No matter the duration or type of partnership you're in, it's essential to have boundaries and standards if you're looking to learn how to be happy in a relationship. Boundaries are must-haves, similar to deal breakers. They are the lines that we draw and the things we expect from a partner - like respect, being spoken to in a cordial way, and fidelity. If they are crossed, it's one of the sure signs your relationship is over. Standards are 'nice to haves' and compromisable for many people. They are expectations like timekeeping and personal hygiene to a certain degree.
"Whatever those boundaries are, it's important to communicate them and make sure your partner is on board," says Williamson. "You should draw your own set of standards and boundaries, but remember that boundaries are non-negotiable."
10. Avoid codependency
Codependency is so easily established, especially in the loved-up and lust-fuelled early days of a relationship, but it could be one of the reasons why you're struggling to be happy in a relationship. "When you are not fully sure of your own wants and needs, or your own preferences or desires, it's easy to let someone else fill that gap with their own," explains Cobban. "That's when being in a relationship can feel like you've compromised your own identity or that your own needs aren't addressed and resentment can start to set in. It's not your partner's fault necessarily. They just filled the space you hadn't claimed for yourself."
To learn how to stop being codependent, start with answering your own needs first. Then from that place of wholeness as an individual, you can find that a relationship elevates you instead of taking from you, she suggests.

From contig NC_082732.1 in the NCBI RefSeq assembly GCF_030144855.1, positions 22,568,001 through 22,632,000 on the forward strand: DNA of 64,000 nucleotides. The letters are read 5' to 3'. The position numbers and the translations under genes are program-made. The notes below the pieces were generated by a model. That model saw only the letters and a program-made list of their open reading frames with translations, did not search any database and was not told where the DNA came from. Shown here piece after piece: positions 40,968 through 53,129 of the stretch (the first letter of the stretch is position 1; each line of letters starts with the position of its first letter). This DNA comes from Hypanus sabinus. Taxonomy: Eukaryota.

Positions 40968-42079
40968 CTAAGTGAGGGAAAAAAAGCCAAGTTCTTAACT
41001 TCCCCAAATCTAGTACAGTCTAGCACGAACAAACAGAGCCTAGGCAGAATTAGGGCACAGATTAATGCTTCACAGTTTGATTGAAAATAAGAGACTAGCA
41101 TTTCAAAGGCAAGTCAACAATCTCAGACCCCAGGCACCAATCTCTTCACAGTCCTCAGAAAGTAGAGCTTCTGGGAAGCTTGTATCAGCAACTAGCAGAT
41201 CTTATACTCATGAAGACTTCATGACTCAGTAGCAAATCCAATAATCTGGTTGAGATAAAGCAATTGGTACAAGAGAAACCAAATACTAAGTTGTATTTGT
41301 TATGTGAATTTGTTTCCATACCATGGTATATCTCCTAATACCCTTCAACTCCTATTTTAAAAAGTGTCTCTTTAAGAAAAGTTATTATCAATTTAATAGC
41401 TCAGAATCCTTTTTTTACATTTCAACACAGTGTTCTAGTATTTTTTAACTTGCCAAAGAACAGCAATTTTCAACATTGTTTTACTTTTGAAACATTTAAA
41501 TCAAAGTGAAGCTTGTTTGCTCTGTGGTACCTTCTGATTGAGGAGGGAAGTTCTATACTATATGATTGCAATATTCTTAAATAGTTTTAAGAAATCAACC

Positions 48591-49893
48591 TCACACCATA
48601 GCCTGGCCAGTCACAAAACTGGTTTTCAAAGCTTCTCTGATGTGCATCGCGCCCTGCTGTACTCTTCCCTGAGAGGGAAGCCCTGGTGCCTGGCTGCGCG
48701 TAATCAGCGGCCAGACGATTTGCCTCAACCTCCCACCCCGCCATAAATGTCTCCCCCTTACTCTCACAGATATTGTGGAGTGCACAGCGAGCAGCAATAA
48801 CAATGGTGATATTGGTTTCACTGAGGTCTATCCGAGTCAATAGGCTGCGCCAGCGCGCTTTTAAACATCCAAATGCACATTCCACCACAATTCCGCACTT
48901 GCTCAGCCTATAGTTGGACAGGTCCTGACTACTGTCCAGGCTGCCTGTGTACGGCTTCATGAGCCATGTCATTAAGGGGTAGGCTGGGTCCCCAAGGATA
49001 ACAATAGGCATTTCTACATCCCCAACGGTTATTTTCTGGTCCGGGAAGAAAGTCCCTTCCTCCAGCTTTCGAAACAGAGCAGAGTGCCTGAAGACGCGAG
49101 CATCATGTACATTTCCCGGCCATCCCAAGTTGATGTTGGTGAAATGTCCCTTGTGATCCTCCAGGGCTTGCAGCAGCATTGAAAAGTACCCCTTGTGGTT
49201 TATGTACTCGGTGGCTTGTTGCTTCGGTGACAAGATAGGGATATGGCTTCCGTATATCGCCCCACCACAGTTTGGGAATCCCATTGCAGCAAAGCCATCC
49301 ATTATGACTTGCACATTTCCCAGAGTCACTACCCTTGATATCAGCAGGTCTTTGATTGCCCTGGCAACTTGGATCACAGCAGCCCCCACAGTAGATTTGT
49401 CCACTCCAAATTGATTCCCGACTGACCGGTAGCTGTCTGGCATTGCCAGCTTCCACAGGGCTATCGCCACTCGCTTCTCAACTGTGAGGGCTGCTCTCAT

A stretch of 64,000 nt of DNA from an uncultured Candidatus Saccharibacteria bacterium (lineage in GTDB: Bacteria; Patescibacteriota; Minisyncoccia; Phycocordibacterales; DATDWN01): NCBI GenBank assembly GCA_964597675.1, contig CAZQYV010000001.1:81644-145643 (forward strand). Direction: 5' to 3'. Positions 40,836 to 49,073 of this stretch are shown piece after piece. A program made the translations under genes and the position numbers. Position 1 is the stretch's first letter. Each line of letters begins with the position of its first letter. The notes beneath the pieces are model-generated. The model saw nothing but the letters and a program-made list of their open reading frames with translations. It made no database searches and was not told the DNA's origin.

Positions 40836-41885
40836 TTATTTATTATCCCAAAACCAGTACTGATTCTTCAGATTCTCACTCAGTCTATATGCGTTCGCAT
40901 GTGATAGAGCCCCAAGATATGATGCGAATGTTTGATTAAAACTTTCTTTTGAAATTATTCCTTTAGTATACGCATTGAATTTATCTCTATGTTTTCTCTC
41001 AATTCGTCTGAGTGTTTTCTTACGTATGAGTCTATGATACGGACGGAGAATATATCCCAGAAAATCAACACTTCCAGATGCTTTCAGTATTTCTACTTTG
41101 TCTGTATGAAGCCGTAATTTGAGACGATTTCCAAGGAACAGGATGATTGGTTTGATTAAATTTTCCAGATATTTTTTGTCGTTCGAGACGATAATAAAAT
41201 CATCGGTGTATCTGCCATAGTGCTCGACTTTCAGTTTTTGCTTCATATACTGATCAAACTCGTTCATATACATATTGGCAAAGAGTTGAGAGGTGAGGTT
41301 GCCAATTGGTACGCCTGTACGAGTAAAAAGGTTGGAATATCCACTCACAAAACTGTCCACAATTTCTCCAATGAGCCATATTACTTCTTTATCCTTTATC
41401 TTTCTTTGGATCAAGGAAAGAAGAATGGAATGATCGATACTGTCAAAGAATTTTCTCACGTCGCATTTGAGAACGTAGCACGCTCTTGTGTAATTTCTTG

11. Allow each other to change
"Allow the other person to change," says Elman. This could be a partner choosing to become more independent or growing in terms of their life goals, ambitions, or wants for their own life. It can be difficult to do, especially if the other doesn't feel like they're growing in the same direction, but it's essential for the relationship.
"We can cause more problems by wanting someone to be who they used to be," she says. "People change and we need to accept the current version of them." Otherwise, it may be time to look at separation.
12. Take a look at your sex life
This is the last tip on the list because it's entirely possible to learn how to revive romance in a relationship without sex and, essentially, how to be happy in a relationship without sex. "If sex is waning a little bit, there are other ways to stay connected," agrees Williamson. "The cuddles, kisses, and the verbal appreciation are what often goes by the wayside [and causes a problem]."
What's important here though, the experts agree, is sexual compatibility. This means having the same or similar sex drive to your partner. If one of you feels neglected in this way while the other feels like they are constantly being asked for sex, it's a recipe for unhappiness.
If this is the case, open up the communication and talk about what you'd both like from your sex life. Consider ways to spice things up in the bedroom or take the time to speak to a therapist, who may be able to help the two of you get on the same page.
What does it mean to be happy in a relationship?
Happiness in a relationship looks different to different people. One person's idea of domestic bliss will be very different from another's based on many of the factors above, such as lifestyles, life goals, and preferred methods of communication. But if you can say you experience some or all of the personal benefits of being in a relationship, then that goes someway to suggest that you're content in your partnership and it's the right one for you.
Here are three of the main ones to look out for:
- You can grow as an individual: "Being in a relationship offers you the opportunity to get to know yourself better. When you see yourself in response to someone else, especially within a romantic relationship, it can help you grow as a person. You start to see how you respond to your own emotions, you get to know your boundaries, your wants and desires, your needs, and your communication style," says psychotherapist Cobban.